Roast Pork in Milk

This roast pork in milk is an Italian classic known for taking an inexpensive cut of pork and the utterly easy preparation of bathing it in an exquisitely creamy sauce.

The classic Italian dish: roast pork cooked in milk sliced on a cutting board.

A stroke of Italian brilliance, this classic tenderizing technique infuses a relatively cheap cut of pork with the subtle sweetness of milk. Thing is, pork loin nowadays is leaner than it once was back in the day. Those who like their pork falling-apart tender and infused with fatty flavor ought to consider swapping the loin for a fattier cut of pork, perhaps something from the shoulder region such as pork butt. (We love saying those words almost as much as we love devouring the tantalizingly tender meat.) Promise you won’t be disappointed.–Katie Caldesi

Roast Pork in Milk

  • Quick Glance
  • (3)
  • 35 M
  • 2 H, 35 M
  • Serves 8 to 10
5/5 - 3 reviews
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Ingredients


Directions

Remove the rind from the loin of pork for a leaner roast or leave it on and score with a sharp knife for a crusty-topped roast with crackling fat that imbues the pork with flavor.

Cut as close to the ribs as possible to partially separate the meat from the bones but leave a “hinge” of meat in place to keep it together to make it simpler to cut through after roasting.

Heat the butter and oil over medium heat in a large, heavy-bottomed saucepan or flameproof casserole. Season the outside of the pork with salt—but go easy. Lower the pork into the pan and sear until the skin is crisp and a rich golden color, turning it every few minutes. It will take about 15 minutes to ensure all the edges are golden.

Reduce the heat slightly and add the milk to the pan or casserole very, very slowly so it doesn’t bubble up too much. Gradually bring it to a gentle simmer and partially cover the pan. Let the pork cook like this for 2 hours, or until the juices run clear when pierced with a skewer. The pork will be tender but not fall-apart tender and the milk will turn yogurt-like and clumpy and may brown somewhat.

Tester tip: The milk sauce won’t look pretty. But just wait until you taste it.

Transfer the pork to a cutting board and let it rest for 5 minutes, loosely covered with foil. Leave the pan with the cooking liquid on the stovetop. Skim most of the fat from the surface of the juices and discard, then whisk the remaining cooking liquid to break up the chunks of coagulated milk a little. It won’t be pretty, but that’s okay.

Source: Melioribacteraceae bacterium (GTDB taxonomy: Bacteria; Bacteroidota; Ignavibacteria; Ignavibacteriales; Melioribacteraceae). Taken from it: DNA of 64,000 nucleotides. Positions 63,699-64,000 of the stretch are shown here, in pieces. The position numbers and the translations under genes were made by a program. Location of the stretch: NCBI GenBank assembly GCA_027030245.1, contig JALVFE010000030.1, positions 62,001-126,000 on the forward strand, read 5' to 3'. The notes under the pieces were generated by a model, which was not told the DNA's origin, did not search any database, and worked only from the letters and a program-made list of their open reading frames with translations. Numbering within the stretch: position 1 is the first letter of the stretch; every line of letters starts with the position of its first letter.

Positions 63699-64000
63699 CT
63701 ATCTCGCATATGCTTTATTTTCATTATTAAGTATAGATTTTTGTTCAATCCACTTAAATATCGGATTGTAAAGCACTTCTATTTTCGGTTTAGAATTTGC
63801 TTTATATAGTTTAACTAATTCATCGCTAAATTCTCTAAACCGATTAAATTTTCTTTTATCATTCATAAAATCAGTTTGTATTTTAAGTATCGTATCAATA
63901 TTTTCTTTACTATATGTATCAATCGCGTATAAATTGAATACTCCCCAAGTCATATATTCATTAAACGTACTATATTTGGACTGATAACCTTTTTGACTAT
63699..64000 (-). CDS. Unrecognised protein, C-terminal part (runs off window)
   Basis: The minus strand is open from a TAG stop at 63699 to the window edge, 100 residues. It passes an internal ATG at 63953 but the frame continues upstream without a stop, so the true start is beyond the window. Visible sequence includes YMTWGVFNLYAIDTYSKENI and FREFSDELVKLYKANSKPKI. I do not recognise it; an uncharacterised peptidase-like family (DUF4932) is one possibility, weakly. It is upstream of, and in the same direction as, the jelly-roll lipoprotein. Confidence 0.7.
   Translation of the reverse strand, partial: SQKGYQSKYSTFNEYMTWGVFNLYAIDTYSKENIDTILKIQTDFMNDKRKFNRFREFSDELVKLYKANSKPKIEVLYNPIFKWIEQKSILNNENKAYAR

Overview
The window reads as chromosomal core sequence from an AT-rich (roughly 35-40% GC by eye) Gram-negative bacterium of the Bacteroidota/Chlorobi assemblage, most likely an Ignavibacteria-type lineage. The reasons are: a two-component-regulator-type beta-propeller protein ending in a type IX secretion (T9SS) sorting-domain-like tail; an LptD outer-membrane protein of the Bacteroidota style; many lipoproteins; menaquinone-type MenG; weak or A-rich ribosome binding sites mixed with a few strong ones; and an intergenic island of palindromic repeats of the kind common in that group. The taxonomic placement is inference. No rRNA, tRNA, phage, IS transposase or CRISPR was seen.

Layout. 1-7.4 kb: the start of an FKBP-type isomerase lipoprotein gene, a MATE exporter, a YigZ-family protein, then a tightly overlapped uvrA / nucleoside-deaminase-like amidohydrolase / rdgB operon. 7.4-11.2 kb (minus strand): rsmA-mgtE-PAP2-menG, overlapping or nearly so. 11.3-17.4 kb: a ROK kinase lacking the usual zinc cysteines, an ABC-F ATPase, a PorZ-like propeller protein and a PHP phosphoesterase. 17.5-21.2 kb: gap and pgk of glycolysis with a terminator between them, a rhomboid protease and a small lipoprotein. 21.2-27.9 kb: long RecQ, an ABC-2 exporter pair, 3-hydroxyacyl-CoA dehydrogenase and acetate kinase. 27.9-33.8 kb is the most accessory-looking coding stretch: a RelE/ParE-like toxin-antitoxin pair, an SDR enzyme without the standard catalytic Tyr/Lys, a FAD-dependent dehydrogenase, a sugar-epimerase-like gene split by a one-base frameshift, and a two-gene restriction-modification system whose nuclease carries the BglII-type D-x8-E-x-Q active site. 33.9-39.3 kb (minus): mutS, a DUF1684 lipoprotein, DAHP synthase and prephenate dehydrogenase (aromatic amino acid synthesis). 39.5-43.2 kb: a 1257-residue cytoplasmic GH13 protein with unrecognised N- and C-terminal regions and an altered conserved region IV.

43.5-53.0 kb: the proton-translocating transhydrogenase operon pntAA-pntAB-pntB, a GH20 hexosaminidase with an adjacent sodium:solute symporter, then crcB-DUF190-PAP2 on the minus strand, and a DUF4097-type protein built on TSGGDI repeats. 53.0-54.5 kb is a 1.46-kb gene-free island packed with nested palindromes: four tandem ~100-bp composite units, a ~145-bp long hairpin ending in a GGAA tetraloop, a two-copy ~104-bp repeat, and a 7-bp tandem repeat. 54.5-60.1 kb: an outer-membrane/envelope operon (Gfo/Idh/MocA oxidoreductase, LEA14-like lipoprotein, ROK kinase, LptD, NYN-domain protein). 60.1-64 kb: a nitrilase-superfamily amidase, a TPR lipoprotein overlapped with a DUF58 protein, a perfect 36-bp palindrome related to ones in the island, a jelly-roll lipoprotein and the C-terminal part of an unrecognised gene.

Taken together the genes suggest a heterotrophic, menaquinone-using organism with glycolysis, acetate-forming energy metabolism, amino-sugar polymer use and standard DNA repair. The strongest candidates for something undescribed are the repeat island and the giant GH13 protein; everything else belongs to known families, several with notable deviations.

Carve the meat and place the pork slices on a warm plate. Pour the pan sauce over the pork and serve. (If you find upon slicing the pork that you’ve undercooked it, slip the pork slices and sauce in an oven cranked to 350°F (176°C) and bake for 5 to 10 minutes, or until cooked through.) Originally published March 15, 2012.

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Recipe Testers' Reviews

From a taste perspective, the sauce is knock-it-out-of-the-park delicious, a combination of sweet, caramelized sugar from the milk and a meaty saltiness from the pork. It is perfect. As for the meat itself, I found that I enjoyed the very ends of the roast best, as they were the most marbled with fat that melted beautifully and melded with the sauce.

Before I get too far along, let me just say that the star of this dish is the sauce, hands down. That said, it’s a sauce with a face only a mother could love, which is a shame. Given its rather regurgitated look, it was passed on by all the kids, but there was a silver lining to be found—more sauce for ME. Even blasting the sauce briefly with a stick blender at service doesn’t help much. It’s just plain hard to make chunks of curdled milk look good.

The closer we got to the center of the roast, the firmer and less flavorful the meat was. That’s not to say that the meat was dry inside, because it wasn’t, but the fattier end pieces were much more satisfying. That said, I think the next time I make this, I’ll use a different cut of meat, perhaps from the shoulder, such as a picnic roast or Boston butt. It will no doubt require a tad more defatting of the sauce at the end, but should result in a fall-apart-tender roast.